Dan, back in 2009, had laid out his broad vision of what he called the Semantic Economy; it’s hugely ambitious at some level, and very forward-looking. (I wrote about it a little while ago, and Dan kindly commented on that post then.) This more-recent piece focuses more on the nuts and bolts – literally – of some of the steps we need to move along that road.
If my conclusions are correct, then our emerging information-based global economy will require interchangeable, robust data in the same way that our current economy requires that every finely threaded quarter-inch screw must have 28 threads per inch, machined to precisely the same height and pitch and thread-axis angle, regardless of whether the screw is manufactured in the People’s Republic of China or Alpharetta, Ga.
Which makes lots of sense. It’s not the sexiest thing to talk about, and grand theories will only go so far without a working CMS to power them, but this is critical not only for how-do-we-move-ahead practical reasons, but also because it can help change journalists’ mindsets about what’s important. As Dan points out, the current thinking about the work we do is that:
A story must be potentially interesting to a valuable audience, or it isn’t worth producing.
This is the fatal flaw with a theory of the press that is based on stories. It assumes that the only information that has value is the information that seems immediately interesting.
But what if baseball coverage worked that way? If our only records of Major League Baseball games were stories about dramatic, game-defining events, we’d never read about a bloop single in the scoreless third, because who cares about facts irrelevant to the story? The “story” is the game-winning RBI in the bottom of the ninth.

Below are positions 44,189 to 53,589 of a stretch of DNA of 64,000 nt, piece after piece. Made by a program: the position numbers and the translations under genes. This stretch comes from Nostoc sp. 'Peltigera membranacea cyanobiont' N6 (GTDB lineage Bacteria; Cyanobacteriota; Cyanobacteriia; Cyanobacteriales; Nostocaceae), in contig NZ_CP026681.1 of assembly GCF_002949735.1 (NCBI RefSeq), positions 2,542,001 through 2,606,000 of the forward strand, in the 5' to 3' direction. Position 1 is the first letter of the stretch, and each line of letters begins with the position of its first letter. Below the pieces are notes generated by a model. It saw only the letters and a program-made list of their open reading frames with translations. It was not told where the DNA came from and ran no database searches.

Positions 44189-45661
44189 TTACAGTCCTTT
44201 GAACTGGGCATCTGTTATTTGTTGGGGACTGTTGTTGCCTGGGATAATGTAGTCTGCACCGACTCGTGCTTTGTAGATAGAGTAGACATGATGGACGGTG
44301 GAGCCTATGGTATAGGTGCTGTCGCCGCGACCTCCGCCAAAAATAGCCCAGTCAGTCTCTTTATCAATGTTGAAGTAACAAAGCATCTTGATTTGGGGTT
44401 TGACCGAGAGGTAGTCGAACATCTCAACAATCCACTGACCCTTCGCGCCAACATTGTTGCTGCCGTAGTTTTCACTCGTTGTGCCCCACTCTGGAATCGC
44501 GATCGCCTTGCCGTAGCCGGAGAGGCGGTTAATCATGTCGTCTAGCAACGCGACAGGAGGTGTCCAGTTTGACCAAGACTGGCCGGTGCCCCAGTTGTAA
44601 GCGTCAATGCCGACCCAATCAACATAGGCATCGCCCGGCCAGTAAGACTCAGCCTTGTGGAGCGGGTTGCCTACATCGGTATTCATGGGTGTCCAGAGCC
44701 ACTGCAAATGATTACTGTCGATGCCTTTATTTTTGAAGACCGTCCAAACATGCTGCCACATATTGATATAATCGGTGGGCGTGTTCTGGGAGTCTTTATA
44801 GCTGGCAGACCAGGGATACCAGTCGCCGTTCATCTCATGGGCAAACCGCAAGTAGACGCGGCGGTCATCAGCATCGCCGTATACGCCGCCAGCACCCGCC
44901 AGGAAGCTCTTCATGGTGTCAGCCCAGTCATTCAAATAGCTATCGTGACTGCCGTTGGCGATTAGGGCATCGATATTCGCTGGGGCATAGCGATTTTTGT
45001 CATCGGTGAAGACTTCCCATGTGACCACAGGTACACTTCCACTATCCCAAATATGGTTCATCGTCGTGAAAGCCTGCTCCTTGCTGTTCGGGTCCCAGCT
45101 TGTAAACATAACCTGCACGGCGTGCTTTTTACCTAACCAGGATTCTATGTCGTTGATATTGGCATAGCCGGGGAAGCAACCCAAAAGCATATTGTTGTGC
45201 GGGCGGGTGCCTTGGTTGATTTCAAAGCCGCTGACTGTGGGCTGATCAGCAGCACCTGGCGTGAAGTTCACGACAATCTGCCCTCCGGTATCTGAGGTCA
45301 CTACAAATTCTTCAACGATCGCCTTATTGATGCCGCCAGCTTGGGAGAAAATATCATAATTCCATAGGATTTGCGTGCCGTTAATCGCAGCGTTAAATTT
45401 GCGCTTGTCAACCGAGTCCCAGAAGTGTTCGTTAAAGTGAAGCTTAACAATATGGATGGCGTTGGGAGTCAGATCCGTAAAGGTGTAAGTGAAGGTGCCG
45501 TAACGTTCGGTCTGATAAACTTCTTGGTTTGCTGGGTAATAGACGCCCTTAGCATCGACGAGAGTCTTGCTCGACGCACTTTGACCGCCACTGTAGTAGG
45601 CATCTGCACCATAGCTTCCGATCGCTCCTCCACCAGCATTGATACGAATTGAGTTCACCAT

Yet if we didn’t keep track of all those overwise boring statistics, we wouldn’t have access to all the details of all those baseball games ever played – and more importantly, all the byproducts that have come out of them. (Fantasy baseball leagues and trading cards, among them). Luckily, baseball does keep all those stats (less luckily if you’re stuck between two baseball fans at a bar and all they do is cite stats at each other, but that’s another issue). Ditto stock tables vs. daily market reports and all the resulting analysis that is enabled by being able to dissect a complete – and continuously updated – dataset rather than simply having an archive of stories.
One key question, of course, is: Who collects all this data? Stock data comes from exchanges, and baseball stats come from scorekeepers. But journalists can and should be seeing how they can get into this activity as well – not because it’s exciting (it isn’t), but because it can help them write better stories, let them leverage a competitive advantage – sheer discipline – over others, and potentially power new products and business models.
As I noted in that earlier post, Dan’s vision and mine overlap to a great degree – although he generally has better analogies. I’m still largely focused on trying to come up with some specific news product in mind that calls for some discrete set of information to be collected regularly as part of news gathering, and then repurposed. That doesn’t by any means undercut the notion of standardized data structures shared across multiple organizations- and as the franchising of Politifact has shown, you can get others to adopt your data structure if you’re successful. (Now if only Homicide Watch could pull off the same feat.) Organizations that share data structures – especially for datasets that can span areas of coverage or georgraphies – all potentially stand to gain if they can work out ways to compensate each other for use of each other’s data.
And speaking of money, Dan points a neat idea in yet another post, which also looks promising. In the future, he suggests,
…journalists will produce machine-readable XML files first, with the human-readable narrative existing as a sub-set of that file.
My prediction? News organizations will give away their human-readable documents and sell their datasets, either directly to developers and researchers, or indirectly via their own informational products.
It’s an interesting riff on the current journalism business model, where readers get content at relatively low cost because advertisers are really paying the bills. Perhaps in the future data will pay the bills so content remains cheap (or free.) And if that data is in a structure that’s easily interchanged/cross-analyzed with data from another organization, it’s all the more valuable.